The Humble Flower

If a little flower could speak, it seems to me that it would tell us quite simply all that God has done for it, without hiding any of its gifts. It would not, under the pretext of humility, say that it was not pretty, or that it had not a sweet scent, that the sun had withered its petals, or the storm bruised its stem, if it knew that such were not the case.

-Therese of Lisieux

Humility is seeing ourselves as God sees us. No more. No less.

Dark

Even when I don’t see it, You’re working.

Even when I don’t feel it, You’re working.*

Now this expression, “He ascended,” what does it mean except that He also had descended into the lower parts of the earth? He who descended is Himself also He who ascended far above all the heavens, so that He might fill all things. (Ephesian 4:9,10 NASB)

*From “Waymaker” by Osinachi Kalu Okoro

Creative Meditations for Lent, Prompt word: Dark

Truth

Truth, real truth, total truth is like a burning laser light. Most of us can’t handle the truth.

When the prophet Isaiah encountered God in a vision, he encountered Truth. He cried out, “Woe is me for I am a man with unclean lips.” The blindingly holy light of truth revealed that he (like most of us) had spoken things that were untrue. I wonder what would have happened if God had not ministered mercy by sending an angel to purify his lips with a hot coal. I’ve also noticed that sometimes truth leaves scars.

Here’s the thing. Truth without love is harsh. Very harsh.

Have you ever watched two people fall in love? When most couples go on a first date, both put great effort into creating a good impression. The truth is, they don’t always look this good, smell this good, or act so thoughtfully. They keep some important information to themselves and may add a sheen to unavoidable details if they want a second date. As time goes on, they begin to test the interest level by gradually revealing minor unappealing aspects about themselves to see if the other will stick around. Love grows in an atmosphere of safety and acceptance. More truth can be told. Sadly, some people keep up a false image until the effort half kills them and everything falls apart. The truth will eventually come out.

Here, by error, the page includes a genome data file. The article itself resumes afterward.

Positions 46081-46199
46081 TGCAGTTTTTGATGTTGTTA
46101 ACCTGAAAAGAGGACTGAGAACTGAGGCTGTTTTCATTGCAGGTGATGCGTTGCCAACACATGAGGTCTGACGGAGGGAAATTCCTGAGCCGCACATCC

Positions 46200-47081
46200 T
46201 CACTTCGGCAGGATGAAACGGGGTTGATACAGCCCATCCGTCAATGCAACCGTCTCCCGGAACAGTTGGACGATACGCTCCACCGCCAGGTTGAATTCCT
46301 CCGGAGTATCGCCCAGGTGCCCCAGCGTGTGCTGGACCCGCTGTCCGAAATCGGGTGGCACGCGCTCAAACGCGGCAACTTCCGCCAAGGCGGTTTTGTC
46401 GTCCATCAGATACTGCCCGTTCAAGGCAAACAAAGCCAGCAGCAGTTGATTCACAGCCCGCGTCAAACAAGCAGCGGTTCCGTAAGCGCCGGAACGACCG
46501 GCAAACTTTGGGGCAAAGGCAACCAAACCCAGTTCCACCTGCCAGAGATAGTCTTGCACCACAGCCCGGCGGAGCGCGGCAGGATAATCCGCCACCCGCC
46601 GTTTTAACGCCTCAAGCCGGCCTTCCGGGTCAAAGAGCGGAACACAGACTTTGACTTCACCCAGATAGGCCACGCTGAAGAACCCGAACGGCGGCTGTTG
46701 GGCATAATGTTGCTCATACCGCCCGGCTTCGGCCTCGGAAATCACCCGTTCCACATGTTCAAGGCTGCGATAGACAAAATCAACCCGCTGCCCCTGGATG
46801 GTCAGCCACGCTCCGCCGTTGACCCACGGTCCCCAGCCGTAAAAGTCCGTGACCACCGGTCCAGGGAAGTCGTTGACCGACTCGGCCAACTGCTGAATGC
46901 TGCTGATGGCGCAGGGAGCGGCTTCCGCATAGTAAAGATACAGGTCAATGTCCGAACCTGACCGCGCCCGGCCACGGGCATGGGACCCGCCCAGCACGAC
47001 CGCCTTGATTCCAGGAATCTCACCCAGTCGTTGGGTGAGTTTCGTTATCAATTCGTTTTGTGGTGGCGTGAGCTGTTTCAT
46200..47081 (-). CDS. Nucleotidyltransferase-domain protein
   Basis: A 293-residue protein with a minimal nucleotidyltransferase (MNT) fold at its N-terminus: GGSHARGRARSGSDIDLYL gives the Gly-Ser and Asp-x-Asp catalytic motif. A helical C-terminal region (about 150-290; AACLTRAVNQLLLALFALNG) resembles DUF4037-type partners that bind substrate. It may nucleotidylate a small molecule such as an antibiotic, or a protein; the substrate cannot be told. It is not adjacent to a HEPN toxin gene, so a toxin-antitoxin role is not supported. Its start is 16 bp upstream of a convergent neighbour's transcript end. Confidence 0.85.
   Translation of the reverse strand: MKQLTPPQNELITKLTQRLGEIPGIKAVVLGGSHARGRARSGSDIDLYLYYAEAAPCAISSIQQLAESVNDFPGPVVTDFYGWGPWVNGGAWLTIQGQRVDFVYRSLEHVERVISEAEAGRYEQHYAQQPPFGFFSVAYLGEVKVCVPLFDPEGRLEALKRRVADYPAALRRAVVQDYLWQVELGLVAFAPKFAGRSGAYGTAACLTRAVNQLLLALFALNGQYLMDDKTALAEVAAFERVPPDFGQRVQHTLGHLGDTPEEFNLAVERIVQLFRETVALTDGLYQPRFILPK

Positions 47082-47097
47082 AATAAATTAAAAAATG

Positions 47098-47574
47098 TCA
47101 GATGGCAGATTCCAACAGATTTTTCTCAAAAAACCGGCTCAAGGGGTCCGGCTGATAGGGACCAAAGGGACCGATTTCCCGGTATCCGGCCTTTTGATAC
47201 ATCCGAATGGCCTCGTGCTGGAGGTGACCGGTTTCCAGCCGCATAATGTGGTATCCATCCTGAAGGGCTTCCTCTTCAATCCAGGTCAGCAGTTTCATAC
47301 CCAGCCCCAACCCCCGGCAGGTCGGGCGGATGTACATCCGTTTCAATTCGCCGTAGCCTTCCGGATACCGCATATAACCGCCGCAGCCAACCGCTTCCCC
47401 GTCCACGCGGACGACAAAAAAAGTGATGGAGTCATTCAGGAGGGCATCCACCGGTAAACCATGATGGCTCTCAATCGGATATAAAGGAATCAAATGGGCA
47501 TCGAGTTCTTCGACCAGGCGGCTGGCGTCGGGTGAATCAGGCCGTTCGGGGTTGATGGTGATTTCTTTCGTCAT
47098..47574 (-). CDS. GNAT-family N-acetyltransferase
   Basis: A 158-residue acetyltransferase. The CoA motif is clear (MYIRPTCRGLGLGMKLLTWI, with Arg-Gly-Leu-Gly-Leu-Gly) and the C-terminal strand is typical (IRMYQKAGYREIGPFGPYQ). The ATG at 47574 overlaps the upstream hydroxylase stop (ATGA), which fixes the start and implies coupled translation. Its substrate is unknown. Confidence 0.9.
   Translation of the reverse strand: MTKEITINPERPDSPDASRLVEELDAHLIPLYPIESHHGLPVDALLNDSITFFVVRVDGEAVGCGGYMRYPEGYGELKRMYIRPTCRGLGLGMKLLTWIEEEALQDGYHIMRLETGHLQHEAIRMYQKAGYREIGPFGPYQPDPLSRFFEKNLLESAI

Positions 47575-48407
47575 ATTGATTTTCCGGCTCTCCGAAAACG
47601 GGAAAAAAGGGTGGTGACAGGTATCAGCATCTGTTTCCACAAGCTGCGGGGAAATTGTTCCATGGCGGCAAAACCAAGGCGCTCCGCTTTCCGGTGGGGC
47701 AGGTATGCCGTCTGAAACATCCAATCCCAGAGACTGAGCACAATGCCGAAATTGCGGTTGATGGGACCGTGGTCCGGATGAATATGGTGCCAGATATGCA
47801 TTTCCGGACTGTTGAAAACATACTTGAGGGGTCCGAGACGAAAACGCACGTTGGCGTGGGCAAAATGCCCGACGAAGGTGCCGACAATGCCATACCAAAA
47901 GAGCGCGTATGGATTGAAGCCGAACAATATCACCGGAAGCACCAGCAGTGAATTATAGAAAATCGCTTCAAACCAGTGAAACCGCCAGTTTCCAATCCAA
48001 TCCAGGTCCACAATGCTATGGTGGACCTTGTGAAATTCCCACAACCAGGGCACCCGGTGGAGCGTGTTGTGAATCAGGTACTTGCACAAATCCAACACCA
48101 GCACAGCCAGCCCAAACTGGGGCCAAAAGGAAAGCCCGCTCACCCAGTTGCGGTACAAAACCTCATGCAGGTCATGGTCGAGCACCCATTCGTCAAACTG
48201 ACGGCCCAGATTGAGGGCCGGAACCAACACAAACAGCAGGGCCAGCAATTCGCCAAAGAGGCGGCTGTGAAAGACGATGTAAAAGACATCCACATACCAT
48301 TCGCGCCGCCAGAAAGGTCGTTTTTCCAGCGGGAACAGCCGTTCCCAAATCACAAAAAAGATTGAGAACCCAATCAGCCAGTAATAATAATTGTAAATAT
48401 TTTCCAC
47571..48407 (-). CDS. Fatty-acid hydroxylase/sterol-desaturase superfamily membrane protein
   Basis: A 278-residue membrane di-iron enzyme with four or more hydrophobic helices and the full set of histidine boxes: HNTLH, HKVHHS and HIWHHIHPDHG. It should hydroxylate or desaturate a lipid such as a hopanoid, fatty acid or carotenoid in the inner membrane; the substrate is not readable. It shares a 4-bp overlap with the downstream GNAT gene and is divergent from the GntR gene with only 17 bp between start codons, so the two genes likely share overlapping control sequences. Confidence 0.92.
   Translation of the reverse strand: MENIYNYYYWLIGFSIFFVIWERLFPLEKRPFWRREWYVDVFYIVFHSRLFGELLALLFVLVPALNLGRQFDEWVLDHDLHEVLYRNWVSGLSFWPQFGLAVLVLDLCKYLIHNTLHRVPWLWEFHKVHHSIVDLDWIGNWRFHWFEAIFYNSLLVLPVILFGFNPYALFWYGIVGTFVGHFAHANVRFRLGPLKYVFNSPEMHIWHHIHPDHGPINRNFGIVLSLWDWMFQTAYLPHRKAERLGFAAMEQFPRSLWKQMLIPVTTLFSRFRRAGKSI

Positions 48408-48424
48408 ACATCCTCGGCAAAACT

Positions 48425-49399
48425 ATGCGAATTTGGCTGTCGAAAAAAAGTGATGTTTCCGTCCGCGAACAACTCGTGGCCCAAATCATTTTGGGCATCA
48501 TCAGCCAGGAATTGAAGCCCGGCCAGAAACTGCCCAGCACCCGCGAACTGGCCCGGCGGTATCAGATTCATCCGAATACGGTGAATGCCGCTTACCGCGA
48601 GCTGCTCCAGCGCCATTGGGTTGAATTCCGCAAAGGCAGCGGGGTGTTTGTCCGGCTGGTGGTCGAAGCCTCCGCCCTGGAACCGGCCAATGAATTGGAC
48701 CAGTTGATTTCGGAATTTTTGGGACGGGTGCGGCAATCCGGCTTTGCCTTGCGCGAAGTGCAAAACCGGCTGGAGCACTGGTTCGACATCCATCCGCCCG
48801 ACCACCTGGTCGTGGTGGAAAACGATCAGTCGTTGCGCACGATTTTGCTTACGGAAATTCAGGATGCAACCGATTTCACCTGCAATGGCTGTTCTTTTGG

Many of us are still vainly attempting to impress God while concealing aspects of ourselves that trigger shame. Hiding stuff doesn’t work. He knows. That fact alone sends millions into metaphorical sewing of fig-leaf wear whilst hiding in the shrubbery like Adam and Eve.

For those who don’t read social cues well and are whole-truth-and-nothing-but-the-truth tellers, this whole dating thing is a mine field.

“You told her she needed a better deodorant?” I exclaimed with shock when my neuro-divergent friend told me about meeting a girl he liked. “I was only telling her the truth. I care about her. She should know.”

My explanation to him involved caring truth-telling about the way neuro-typicals perceive information. (At least I hope he perceived it as caring.) He was telling her the truth, but how was she to know he cared? How did he demonstrate that? Telling her she needed better deodorant could have felt a bit hurtful even if it was true. Most people can’t handle the truth, especially truth about themselves. Truth must be wrapped in communicated love, or it feels like a frying pan to the face and that’s the end of that.

Before Jesus was taken away to be killed, he told his friends, “I have much more to say to you, more than you can now bear. But when he, the Spirit of truth, comes, he will guide you into all the truth. He will not speak on his own; he will speak only what he hears, and he will tell you what is yet to come.”  (John 16: 12,13)

The disciples were not ready to bear all the truth Jesus wanted to tell them. Jesus is The Truth, but he is also Love. Love doesn’t lie, and Godly truth gives us only as much truth as we can handle. He understands out frailty, but he also wants us to grow. Without a solid understanding of who God is, and that his lovingkindness and mercy endure forever, all of us, including the extremely narcissistic, tend to mix our truth medicine with a spoonful of denial, if not a cup of outright fantasy. Maturity is being able to appreciate the whole truth without being blown away by it. We need help getting to that point, but God provided for that too.